In Alabama, where Hyundai, Honda and Mercedes Benz all have plants, nearly 7,000 jobs could disappear. One hundred percent of Alabama auto imports from South Korea are in the form of parts, which are then used in models from around the world. During a war, this supply line could be badly damaged if not destroyed.
The Economist analysis is notable in part because of its focus on jobs tied to imports—a body of research already exists on jobs related to exports, including in Michigan, Alabama and Georgia. According to Korea Matters for America, Michigan has about 8,000 jobs tied to exports to South Korea and exports $1.4 billion annually in goods in services. Georgia’s exports to South Korea support 8,211 jobs and are worth roughly $1.5 billion per year. In Alabama, exports to South Korea create just under 3,500 jobs.
The Economist builds on this research by estimating export-based job loss in the agricultural sector. South Korea is the sixth largest customer for US farmers, and in the event of a war, California, Texas, Nebraska, Iowa and Illinois would all be hard hit. These five states could lose a combined 20,000 jobs. In California, rice and orange growers would take the brunt. The beef sector would lose over 4,000 jobs in Texas and Nebraska alone. In Iowa, pork producers and related industries could lay off as many as 2,200 workers. About 2,000 food manufacturing jobs would disappear in Illinois.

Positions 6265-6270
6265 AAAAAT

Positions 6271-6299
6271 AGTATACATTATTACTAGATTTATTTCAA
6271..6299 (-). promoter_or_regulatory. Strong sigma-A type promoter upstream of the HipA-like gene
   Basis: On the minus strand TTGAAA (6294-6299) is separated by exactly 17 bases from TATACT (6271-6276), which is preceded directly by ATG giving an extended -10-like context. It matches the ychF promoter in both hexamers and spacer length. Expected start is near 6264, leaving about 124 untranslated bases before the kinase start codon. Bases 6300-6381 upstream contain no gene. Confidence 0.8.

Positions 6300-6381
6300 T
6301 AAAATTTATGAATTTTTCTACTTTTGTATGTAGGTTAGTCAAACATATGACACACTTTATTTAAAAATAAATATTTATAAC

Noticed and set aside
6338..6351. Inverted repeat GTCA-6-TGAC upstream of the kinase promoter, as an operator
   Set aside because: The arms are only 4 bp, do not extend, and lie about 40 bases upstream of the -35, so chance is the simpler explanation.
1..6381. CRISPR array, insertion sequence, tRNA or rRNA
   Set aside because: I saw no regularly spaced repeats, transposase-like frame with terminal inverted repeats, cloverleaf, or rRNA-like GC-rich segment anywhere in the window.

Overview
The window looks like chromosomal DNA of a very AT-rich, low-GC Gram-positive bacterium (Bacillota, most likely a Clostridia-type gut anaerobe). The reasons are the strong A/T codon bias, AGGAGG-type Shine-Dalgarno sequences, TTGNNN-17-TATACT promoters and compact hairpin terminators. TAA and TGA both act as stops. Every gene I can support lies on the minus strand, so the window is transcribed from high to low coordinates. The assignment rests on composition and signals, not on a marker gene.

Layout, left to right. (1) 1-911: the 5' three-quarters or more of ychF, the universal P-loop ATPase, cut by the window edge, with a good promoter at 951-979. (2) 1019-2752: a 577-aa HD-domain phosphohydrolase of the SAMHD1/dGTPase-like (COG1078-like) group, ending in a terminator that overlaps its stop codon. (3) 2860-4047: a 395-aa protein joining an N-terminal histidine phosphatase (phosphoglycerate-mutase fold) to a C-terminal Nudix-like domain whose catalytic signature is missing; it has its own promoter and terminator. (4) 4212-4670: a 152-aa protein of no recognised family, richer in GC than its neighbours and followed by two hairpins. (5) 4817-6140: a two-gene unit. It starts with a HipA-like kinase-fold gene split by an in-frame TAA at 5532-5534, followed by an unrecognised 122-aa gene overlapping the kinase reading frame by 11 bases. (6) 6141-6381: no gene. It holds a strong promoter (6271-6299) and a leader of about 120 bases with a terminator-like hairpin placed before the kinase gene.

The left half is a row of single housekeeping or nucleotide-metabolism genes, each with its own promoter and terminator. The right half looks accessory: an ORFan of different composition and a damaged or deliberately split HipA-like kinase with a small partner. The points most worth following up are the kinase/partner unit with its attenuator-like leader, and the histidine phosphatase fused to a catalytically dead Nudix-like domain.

To put these numbers in context, recall the Indianapolis-based Carrier air conditioner plant that President Trump and Vice President Pence fought to stop from moving to Mexico. That plant supported 2,100 jobs, and even with tax breaks and the full weight of the White House, fewer than 1,000 could be saved. As one former employee said, “We were really a family. It’s not just that I’m a lost paycheck away from homeless now. I will never find a job like this one again.” Imagine that experience for 45,000 American workers.